Finally, this morning, I read a news report in which the first paragraph asserted: “Religion has never fully accepted the LGBT community. It goes against their doctrine, which in and of itself is an issue.” That’s so broad a generalization as to be laughable. “Religion” encompasses every faith system ever adopted by human beings and there is no common “doctrine” amongst them! Furthermore, as an Episcopalian whose church has elected and ordained gay and lesbian bishops, who works regularly with LGBT colleagues both lay and ordained, and whose denomination has come down squarely in favor of marriage equality, I can point to at least one religion about which this generalization is false.
Would that people who write for publication, who produce “content” for the internet, and who take part in the “flame wars” that erupt in social media could adopt St. Paul’s more holistic approach! Instead, we see the tendency to compartmentalize and separate, to insist on a division of public from private, politics from religion, faith from reason, gay from straight, black from white, this from that, whatever from something else, and on and on and on.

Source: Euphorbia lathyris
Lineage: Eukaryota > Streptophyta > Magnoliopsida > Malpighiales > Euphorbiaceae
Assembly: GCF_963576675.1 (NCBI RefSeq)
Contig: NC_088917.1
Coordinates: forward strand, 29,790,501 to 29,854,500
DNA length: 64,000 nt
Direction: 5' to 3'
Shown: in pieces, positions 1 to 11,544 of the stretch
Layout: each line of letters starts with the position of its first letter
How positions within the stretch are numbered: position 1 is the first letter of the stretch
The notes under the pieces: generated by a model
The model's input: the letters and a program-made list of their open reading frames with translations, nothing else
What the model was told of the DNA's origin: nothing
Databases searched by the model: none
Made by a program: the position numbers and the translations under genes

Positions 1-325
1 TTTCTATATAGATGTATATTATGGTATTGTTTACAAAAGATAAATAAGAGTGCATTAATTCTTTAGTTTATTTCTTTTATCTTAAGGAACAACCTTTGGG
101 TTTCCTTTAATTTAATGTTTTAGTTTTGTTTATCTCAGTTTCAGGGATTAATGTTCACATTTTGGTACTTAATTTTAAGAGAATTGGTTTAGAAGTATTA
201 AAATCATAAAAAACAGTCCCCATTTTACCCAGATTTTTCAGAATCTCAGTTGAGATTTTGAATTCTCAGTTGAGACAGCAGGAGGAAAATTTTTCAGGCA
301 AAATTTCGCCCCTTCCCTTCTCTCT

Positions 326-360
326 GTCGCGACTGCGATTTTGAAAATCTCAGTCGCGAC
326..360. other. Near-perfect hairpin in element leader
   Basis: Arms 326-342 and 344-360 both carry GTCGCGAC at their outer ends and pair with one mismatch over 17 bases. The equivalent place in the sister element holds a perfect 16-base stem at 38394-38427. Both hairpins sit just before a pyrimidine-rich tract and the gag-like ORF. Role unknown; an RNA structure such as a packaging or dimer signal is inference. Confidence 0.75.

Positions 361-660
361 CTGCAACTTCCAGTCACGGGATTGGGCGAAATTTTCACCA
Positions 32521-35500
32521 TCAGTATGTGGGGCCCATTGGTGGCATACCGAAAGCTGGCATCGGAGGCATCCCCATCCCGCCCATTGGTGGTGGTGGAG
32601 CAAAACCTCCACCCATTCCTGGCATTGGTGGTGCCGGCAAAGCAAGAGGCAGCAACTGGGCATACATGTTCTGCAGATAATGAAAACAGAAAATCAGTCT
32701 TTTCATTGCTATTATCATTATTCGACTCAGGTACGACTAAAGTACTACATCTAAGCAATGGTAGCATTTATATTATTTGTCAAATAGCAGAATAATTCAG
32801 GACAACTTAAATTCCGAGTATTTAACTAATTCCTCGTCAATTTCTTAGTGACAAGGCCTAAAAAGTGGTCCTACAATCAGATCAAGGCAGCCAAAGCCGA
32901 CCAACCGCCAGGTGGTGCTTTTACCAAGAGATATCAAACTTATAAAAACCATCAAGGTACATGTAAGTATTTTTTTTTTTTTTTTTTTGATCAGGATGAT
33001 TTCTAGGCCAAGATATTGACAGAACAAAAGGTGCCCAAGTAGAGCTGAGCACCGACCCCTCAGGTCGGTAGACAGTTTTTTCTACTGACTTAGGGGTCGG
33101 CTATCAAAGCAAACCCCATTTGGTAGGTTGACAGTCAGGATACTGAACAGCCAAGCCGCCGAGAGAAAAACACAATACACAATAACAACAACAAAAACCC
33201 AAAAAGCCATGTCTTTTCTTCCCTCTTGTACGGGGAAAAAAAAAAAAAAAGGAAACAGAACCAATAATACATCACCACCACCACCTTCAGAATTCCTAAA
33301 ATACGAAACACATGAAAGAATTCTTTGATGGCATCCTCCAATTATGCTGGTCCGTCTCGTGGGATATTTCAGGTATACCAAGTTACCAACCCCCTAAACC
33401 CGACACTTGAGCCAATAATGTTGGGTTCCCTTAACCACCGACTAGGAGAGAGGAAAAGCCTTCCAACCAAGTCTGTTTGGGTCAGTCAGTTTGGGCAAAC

The world, however, isn’t black and white; it’s all sorts of grays and other colors. The world isn’t compartmentalized and neither are human beings. The world and the people in it are a fascinating mix of talents, skills, gifts, abilities, positions, attitudes, beliefs, and opinions that cross our arbitrary lines and divisions, that spill from one compartment to the next. We Christians believe all of this flows from one source and all of it has one purpose, to build up community. When we try to compartmentalize and separate, community suffers.
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Father Funston is the rector of St. Paul’s Episcopal Church, Medina, Ohio.